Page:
I hope you will help us accomplish what I stated above. We think of our ministry in terms of depth, not necessarily breadth. So we want to develop long term impact in places where we can have the most significant relationships rather than pursue a shotgun approach with little or no opportunity for ongoing relationships. In return, we hope you and or your team will experience an intense time of personal evangelism, an overwhelming sense of the lostness in the world, a great love and appreciation for Chinese culture, an understanding of how to adapt and live in a place where everything is done absolutely differently from what you are used to and see it as different and not wrong. As you return home, I hope to help you carry a sense of living as an alien (1 Peter) back to your own culture and think about what that looks like no matter where you end up in the world.

What happens after we leave?
We work closely with our church here and others that share a Bible believing evangelical passion for reaching students. We have a system for follow-up that connects students to local believers and does not only attach them to us, so if something happens to us, there is no disconnect. You will be able to participate in our church (although it is a completely Chinese speaking environment), as well as meet people from other churches we work with. We also have an English fellowship that is part of our Taiwanese church where you can experience worship with our expatriate friends and Taiwanese brothers and sisters.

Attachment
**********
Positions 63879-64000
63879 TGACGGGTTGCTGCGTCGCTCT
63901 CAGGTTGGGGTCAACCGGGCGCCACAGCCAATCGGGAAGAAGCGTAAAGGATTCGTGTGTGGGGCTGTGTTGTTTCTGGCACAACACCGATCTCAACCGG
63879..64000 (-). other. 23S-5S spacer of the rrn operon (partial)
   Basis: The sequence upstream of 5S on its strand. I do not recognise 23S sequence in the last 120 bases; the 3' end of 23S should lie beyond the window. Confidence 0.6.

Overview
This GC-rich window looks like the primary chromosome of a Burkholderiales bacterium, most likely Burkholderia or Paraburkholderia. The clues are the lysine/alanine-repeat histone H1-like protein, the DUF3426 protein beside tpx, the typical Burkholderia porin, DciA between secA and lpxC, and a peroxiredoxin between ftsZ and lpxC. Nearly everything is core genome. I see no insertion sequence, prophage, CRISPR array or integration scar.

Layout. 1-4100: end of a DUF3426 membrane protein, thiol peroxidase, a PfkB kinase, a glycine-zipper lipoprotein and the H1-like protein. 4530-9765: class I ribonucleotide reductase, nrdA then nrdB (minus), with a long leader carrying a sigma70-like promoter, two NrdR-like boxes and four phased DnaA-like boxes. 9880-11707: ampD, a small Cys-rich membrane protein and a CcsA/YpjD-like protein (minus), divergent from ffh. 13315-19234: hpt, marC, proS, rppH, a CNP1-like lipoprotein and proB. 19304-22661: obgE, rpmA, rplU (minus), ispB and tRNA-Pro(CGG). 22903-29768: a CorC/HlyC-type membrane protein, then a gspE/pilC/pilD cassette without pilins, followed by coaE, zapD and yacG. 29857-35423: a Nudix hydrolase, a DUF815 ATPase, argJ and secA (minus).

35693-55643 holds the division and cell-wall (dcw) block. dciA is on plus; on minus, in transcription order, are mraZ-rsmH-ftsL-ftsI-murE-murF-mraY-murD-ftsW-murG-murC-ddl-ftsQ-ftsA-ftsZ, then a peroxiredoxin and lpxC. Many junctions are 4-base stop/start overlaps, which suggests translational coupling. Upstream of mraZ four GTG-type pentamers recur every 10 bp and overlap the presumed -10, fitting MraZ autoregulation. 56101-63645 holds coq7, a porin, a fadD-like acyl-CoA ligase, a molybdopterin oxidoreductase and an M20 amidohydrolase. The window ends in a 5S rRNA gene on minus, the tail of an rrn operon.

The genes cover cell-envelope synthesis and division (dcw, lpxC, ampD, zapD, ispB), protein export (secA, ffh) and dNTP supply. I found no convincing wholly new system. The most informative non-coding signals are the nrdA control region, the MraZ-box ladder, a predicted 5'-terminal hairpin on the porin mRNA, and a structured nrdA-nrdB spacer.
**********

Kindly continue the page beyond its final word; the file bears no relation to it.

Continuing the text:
Who should come to Taichung?
Pretty much anyone who has a heart for evangelism, loves people and an adventurous stomach!

So what are you waiting for? Contact us now and let’s start planning your mission to Taichung!

Two Years Ago Today

 

 Two years ago today we arrived in Taiwan. Our overnight flight landed and our new life began. Crista had been here on a mission trip and then for a week while we looked for an apartment and bought some mattresses and a refrigerator. Our two youngest kids had never set foot outside the United States. Katelyn had also been here on a mission trip. For all five of us – it was, a step of faith.

We had sold all of our possessions. House, cars, beds – it was all gone except for the clothes we brought with us and some things we were keeping in storage.

What we did know for sure was that God had called us, prepared us and would walk with us through whatever was before us. So today, two years later, here are some of my thoughts.

Two years ago today, we thought we might miss our things more, but we don’t.

Two years ago today, we said goodbye to our friends and family, it turns out, their presence in our lives was a greater loss than any possession.

Two years ago today, we put our trust in God to take care of us financially, physically and emotionally. He has, used people, circumstances and resources that we weren’t even aware of at the time to provide and care for us in the most unexpected and providential ways.